6. Leafy greens
When I say that leafy greens like kale make a difference in health, my patients turn up their noses at the idea. But leafy greens contain vitamin E, carotenoids and flavonoids, which are nutrients that protect against dementia and cognitive decline.
Another benefit is that they’re an incredible source of folate, a natural form of vitamin B9 that is important in red blood cell formation. Where folate deficiency may underlie some neurological conditions, improving folate status has beneficial effects on our cognitive status, and is a necessary cofactor in neurotransmitter production. Greens such as spinach, Swiss chard, and dandelion greens are also an excellent source of folate!
In conclusion, of all your organs, your brain takes the most energy. Your body requires healthy food with certain nutrients and vitamins to fuel your brain. These nutrients help build brain structure, keep cells working, and help you learn, think, and do tasks.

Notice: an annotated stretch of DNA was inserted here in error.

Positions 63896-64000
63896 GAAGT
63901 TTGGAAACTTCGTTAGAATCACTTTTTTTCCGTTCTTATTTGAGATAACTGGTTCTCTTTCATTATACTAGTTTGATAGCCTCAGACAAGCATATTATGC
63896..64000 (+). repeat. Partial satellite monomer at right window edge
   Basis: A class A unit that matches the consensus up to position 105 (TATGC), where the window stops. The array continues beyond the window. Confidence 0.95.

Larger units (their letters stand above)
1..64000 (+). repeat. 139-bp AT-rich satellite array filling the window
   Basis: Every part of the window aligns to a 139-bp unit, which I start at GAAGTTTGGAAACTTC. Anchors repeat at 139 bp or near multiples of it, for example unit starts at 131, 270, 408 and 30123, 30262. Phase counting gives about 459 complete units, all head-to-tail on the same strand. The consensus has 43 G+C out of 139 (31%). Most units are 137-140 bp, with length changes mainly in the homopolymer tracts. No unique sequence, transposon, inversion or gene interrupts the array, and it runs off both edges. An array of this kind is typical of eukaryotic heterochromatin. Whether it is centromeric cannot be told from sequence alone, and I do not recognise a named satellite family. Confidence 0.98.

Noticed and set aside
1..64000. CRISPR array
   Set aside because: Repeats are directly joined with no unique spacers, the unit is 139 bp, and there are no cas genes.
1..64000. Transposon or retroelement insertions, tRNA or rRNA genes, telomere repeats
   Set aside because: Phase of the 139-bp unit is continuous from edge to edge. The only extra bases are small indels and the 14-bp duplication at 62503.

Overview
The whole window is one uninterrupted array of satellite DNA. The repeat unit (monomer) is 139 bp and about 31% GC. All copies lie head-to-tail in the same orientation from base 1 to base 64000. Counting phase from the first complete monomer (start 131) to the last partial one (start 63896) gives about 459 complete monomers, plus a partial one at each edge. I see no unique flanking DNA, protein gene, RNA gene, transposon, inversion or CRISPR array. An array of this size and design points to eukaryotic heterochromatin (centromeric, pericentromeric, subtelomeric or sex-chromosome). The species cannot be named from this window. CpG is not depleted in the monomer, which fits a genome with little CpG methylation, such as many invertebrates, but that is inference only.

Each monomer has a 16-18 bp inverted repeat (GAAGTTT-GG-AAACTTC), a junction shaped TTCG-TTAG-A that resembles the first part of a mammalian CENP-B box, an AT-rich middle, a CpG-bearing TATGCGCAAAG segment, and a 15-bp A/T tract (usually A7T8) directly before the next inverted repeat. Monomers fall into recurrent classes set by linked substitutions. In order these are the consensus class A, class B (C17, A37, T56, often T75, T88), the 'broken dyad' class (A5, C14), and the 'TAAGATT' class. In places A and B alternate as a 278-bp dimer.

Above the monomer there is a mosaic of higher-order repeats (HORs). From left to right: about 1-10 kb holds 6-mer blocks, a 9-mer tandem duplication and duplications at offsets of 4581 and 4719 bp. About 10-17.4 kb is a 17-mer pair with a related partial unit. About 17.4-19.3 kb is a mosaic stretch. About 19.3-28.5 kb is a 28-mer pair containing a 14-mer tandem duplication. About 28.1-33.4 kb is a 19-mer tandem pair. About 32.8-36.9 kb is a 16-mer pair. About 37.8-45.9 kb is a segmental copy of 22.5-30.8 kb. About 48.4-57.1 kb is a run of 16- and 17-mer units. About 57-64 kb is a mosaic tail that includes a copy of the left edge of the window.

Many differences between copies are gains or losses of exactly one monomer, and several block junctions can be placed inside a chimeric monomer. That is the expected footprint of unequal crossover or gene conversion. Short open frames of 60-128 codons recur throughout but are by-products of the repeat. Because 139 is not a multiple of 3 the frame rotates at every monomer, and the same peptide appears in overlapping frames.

Finally, the other things you can do that can help you have a healthier brain: (1) Don’t drink alcohol; (2) Quit smoking; and (3) Stay active.
Judd Matsunaga, Esq., is the founding partner of the Law Offices of Matsunaga & Associates, specializing in estate/Medi-Cal planning, probate, personal injury and real estate law. With offices in Torrance, Hollywood, Sherman Oaks, Pasadena and Fountain Valley, he can be reached at (800) 411-0546. Opinions expressed in this column are not necessarily those of The Rafu Shimpo.